Drug nano- encapsulation system may have food applications: Study

By Nathan Gray

- Last updated on GMT

Related tags: Food processing

A method of producing nano-capsules for drug delivery may have potential to create food-grade nano-encapsulations of ingredients for the food industry, according to new research.

The study, published in LWT - Food Science and Technology​, suggests that the emulsification diffusion method (EDM), used by pharmaceutical companies to create nano- scale encapsulations of active drugs, may be of use in creating food with better ingredient release profiles.

“It has been shown that the EDM is an excellent option to prepare nano-capsules from food ingredients with the potential implications that this system can have in food technology due to its capsular structure,”​ said the researchers, led by Dr. M. Zambrano-Zaragoza from the National Autonomous University of Mexico.

Zambrano-Zaragoza and colleagues explained that for food technologies, nano-capsules show an advantage over other nano-particulate systems – as they have an oil core which can stabilise important ingredients in food formulations.

In food technology, a nano-capsule envelope can serve as a protective barrier, that may preserve the functionality and bioavailability of food additives, or act as “an insulating membrane to prevent incompatibilities”​, noted Zambrano-Zaragoza and co-workers.

Oil encapsulation

The researchers explained that food grade oils are widely used in industry, where they act as solvents for lipophilic materials including flavours, colours, antimicrobial agents, vitamins, “and many other food additives.”

“Nanotechnology, which has opened new possibilities in food preservation, is expected to have an impact on the production, processing, storage, and safety of food,”​ said Zambrano-Zaragoza and co-workers.

They said that a nano-capsule that modulates the release of the encapsulated ingredients – such as flavours, anti-microbials, or functional ingredients – may have applications in the formulation of foods as well as relevance in food preservation and storage.

New method

Zambrano-Zaragoza and colleagues explained that the emulsification–diffusion method (EDM), was originally developed by the pharmaceutical industry for the encapsulation of drugs.

The EDM process involves the formation of an oil-in-water emulsion between a partially water-miscible solvent saturated with water containing the drug – or in this case food ingredient – and the polymer or lipid in an aqueous solution saturated with stabilizer-containing solvent.

The addition of water to this emulsion causes the diffusion of the solvent into the external phase, with subsequent aggregation of the materials in nanoparticles.

“This technique can be attractive to design and produce nano-capsules with potential food applications,” ​said the authors.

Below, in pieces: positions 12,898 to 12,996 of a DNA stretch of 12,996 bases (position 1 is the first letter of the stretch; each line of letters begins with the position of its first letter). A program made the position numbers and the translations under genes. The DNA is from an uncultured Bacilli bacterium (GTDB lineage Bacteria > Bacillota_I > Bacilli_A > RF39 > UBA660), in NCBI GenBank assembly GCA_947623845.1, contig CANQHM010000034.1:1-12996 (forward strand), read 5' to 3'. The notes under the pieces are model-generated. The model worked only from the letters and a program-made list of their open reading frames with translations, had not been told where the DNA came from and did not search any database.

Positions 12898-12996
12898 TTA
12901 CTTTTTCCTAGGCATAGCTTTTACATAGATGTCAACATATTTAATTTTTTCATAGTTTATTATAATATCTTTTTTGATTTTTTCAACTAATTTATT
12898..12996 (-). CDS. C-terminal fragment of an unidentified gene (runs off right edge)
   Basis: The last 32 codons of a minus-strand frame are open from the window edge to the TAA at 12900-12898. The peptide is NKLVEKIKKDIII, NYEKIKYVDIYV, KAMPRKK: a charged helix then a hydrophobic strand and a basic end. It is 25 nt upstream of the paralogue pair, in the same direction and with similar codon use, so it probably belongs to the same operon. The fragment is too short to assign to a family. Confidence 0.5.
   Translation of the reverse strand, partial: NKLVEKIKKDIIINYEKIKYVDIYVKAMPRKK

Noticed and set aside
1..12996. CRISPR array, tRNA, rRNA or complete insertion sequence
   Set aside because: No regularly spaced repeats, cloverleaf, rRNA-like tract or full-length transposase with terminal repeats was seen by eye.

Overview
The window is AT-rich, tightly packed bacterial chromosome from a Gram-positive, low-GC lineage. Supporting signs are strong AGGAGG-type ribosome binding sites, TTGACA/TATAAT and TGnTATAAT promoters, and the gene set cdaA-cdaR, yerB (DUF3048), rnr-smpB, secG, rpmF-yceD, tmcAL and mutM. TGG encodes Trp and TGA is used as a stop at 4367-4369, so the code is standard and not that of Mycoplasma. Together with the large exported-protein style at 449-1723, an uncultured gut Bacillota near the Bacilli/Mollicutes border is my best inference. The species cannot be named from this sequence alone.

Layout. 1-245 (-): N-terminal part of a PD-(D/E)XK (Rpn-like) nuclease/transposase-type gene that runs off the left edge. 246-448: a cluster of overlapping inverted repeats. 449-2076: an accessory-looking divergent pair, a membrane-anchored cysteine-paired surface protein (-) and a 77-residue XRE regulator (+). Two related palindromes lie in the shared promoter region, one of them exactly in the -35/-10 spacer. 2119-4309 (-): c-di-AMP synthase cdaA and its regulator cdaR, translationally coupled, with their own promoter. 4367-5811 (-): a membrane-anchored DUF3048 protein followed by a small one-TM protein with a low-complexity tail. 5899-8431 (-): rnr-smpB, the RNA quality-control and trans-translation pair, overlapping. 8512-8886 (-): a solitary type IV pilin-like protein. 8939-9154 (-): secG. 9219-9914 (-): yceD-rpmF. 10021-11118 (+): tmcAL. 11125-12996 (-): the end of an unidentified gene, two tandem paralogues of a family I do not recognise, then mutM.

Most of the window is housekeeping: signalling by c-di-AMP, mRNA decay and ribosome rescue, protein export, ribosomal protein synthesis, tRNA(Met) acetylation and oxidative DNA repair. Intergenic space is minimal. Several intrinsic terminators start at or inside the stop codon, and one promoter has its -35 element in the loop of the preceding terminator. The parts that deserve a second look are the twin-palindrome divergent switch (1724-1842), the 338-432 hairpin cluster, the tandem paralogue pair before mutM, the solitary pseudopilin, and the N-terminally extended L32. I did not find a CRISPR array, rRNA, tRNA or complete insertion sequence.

Study details

The new research evaluated the potential use of the EDM to prepare nano-particles from acceptable food-grade materials, focusing on the optimal to produce food-grade nano-capsules for the potential use in food formulation.

The optimal conditions for the production of nano-capsules were at a sheer rate of 10917 s-1, with 0.5 grams per litre of polyvinyl alcohol and 256 mg of poly-e-caprolactone – This gave a predicted particle size 250 nm, with a density of 021 grams per cm3, a polydispersion index of 0.045, and zeta potential of -20.02.

Particle size increased with a decrease of shear rate and an increase of polyvinyl alcohol concentration above 0.5g/L, with a maximum particle size of 1880 nm produced at a sheer rate of 138 s-1 and 0.9 g/L of polyvinyl alcohol.

They concluded that the oil core may be used as a protective barrier to transport food additives such as colours or flavours or dietary supplements requiring encapsulation, whilst preserving their functionality and bioavailability and boosting the overall stability of the formulation.

“Formation of nano-capsules with DL-a-tocopheryl acetate and β- carotene confirmed the versatility and reproducibility of the EDM when batches with different materials are prepared under optimal conditions,”​ said Zambrano-Zaragoza and colleagues.

“We think that the EDM is a good option to prepare harmless and safe food nanosystems in particular biodegradable nano-capsules,”​ they added.

Source: LWT - Food Science and Technology
Volume 44, Issue 6​, Pages 1362-1368, doi: 10.1016/j.lwt.2010.10.004
“Optimization of Nanocapsules Preparation by the Emulsion-Diffusion Method for Food Applications”
Authors: M.L. Zambrano-Zaragoza, E. Mercado-Silva, E. Gutiérrez-Cortez, et al

Related topics: Research

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